Only a doctor can truly determine if your child or you have Hand, Foot, Mouth disease.  You may notice your child develops a sudden low-grade fever and that your child’s appetite goes down. After a few days, your kid may have an itchy rash that spreads quickly. I personally researched this disease in depth when my daughter had Roseola, another childhood virus with a sudden red rash and fever but without the itchy blisters.

Painful sores may develop in the mouth that can be sensitive to food and drinks. You may also see itchy red blisters that pop up most commonly on the hands and feet, but also can appear on knees and in the diaper area. You can see a picture of the blisters and read one mom’s story at the Center For Disease Control’s Public Health Matters Blog.

I Think My Child Or I May Have Hand, Foot, Mouth Disease. What Now?

Confirm with your doctor that you do have this virus in the family. Symptoms for most children typically pass within a week, but this virus is very contagious and easily passed to others. In the meantime here are a few guidelines until you feel better!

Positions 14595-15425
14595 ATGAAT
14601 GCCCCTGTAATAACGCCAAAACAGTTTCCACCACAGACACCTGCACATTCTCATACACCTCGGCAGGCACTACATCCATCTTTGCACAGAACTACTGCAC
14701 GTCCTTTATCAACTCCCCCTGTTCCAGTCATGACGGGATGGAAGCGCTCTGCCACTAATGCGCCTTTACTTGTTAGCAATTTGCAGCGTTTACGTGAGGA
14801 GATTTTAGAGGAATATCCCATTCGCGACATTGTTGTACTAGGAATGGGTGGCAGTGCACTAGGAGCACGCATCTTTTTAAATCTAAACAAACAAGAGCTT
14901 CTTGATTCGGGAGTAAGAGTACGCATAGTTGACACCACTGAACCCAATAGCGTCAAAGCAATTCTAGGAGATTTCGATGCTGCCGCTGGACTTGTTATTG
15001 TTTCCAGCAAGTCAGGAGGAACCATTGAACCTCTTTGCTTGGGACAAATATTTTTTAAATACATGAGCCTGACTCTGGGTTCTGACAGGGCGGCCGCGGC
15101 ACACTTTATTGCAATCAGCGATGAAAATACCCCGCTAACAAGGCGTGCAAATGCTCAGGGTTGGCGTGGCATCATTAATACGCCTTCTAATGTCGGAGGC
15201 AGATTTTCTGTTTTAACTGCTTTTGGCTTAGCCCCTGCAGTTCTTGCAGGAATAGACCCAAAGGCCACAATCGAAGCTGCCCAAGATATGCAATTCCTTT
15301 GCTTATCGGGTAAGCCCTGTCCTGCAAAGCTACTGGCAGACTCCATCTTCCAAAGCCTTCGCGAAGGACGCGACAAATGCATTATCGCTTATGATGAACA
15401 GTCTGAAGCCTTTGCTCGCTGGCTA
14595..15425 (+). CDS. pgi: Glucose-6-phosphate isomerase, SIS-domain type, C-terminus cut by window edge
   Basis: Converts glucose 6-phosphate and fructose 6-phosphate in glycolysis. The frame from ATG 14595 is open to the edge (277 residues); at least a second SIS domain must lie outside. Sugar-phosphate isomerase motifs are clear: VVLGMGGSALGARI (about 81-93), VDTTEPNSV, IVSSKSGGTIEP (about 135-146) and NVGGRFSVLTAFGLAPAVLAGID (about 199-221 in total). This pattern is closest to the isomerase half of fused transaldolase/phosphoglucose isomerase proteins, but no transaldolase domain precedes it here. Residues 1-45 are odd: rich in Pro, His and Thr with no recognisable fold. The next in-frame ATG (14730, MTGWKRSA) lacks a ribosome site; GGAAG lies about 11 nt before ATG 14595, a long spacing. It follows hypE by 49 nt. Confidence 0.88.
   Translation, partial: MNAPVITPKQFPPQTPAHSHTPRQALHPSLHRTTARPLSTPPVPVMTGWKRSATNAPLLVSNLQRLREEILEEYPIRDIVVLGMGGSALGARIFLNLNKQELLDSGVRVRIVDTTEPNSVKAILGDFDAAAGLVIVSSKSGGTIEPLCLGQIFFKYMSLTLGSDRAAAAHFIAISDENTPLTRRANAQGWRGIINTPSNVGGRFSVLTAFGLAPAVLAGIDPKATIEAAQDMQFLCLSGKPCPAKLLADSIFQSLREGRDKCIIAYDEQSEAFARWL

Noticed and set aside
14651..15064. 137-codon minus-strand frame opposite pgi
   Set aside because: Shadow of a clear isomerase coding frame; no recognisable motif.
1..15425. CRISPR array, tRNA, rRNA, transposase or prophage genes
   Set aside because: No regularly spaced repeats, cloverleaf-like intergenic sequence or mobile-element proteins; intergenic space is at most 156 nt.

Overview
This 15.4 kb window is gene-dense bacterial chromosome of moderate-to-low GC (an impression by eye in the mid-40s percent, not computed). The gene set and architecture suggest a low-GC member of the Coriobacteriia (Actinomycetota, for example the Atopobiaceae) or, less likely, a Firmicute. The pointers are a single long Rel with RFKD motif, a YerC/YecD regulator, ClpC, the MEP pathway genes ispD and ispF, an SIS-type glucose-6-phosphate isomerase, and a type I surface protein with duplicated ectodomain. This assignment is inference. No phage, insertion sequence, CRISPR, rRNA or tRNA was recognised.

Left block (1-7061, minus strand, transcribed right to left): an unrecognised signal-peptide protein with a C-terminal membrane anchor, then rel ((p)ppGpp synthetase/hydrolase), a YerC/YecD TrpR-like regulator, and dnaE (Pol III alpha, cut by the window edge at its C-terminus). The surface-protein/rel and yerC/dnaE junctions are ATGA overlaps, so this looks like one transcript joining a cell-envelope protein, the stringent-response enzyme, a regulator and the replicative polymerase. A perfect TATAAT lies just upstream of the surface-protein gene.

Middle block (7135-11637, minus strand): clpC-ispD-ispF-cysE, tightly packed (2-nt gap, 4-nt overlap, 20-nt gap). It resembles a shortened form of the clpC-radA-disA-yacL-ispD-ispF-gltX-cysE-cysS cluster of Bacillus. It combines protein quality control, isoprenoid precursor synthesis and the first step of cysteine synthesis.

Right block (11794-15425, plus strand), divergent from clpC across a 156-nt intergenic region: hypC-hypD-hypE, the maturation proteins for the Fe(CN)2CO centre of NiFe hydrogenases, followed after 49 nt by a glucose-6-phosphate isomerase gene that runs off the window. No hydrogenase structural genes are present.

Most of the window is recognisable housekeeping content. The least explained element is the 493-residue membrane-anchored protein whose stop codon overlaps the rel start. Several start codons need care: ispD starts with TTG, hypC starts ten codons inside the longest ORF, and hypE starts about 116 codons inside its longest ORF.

• Wash hands well regularly, especially after changing diapers
  • Disinfect household surfaces to avoid spreading the virus
  • Avoid close contact such as kisses and hugs or sharing eating utensils
  • Drink plenty of fluids and eat cold items such as popsicles
  • Stay at home and rest

Readers, has anyone in your family ever had Hand Foot Mouth disease?

(Photo Credit: Larisa Okhtienko)

25 thoughts on “Help, My Kid Has Hand Foot Mouth Disease! Can Parents Get Sick Too?”

  1. I’m going thru this right now myself as I never got it as a child (I so wish I would have). I’m in so much pain it hurts to even pick up my daughters bottle. Sadly she too has it at almost 9 months but she’s currently doing way better then me. I’ve got sores all over my hands that itch and hurt and spots even on my face. My throat is the worst though with sores all over my mouth and tonsils. I would never wish this pain on anyone, I just wanted to show that it’s very easy to get as an adult especially if you’ve never had it as a child.

  2. I’m 14 and got it about 5 days ago. Thought it was strep throat but it wasnt. I went to the doctors and they said this is the most pain you will feel ever in your mouth. My whole throat and mouth is covered in open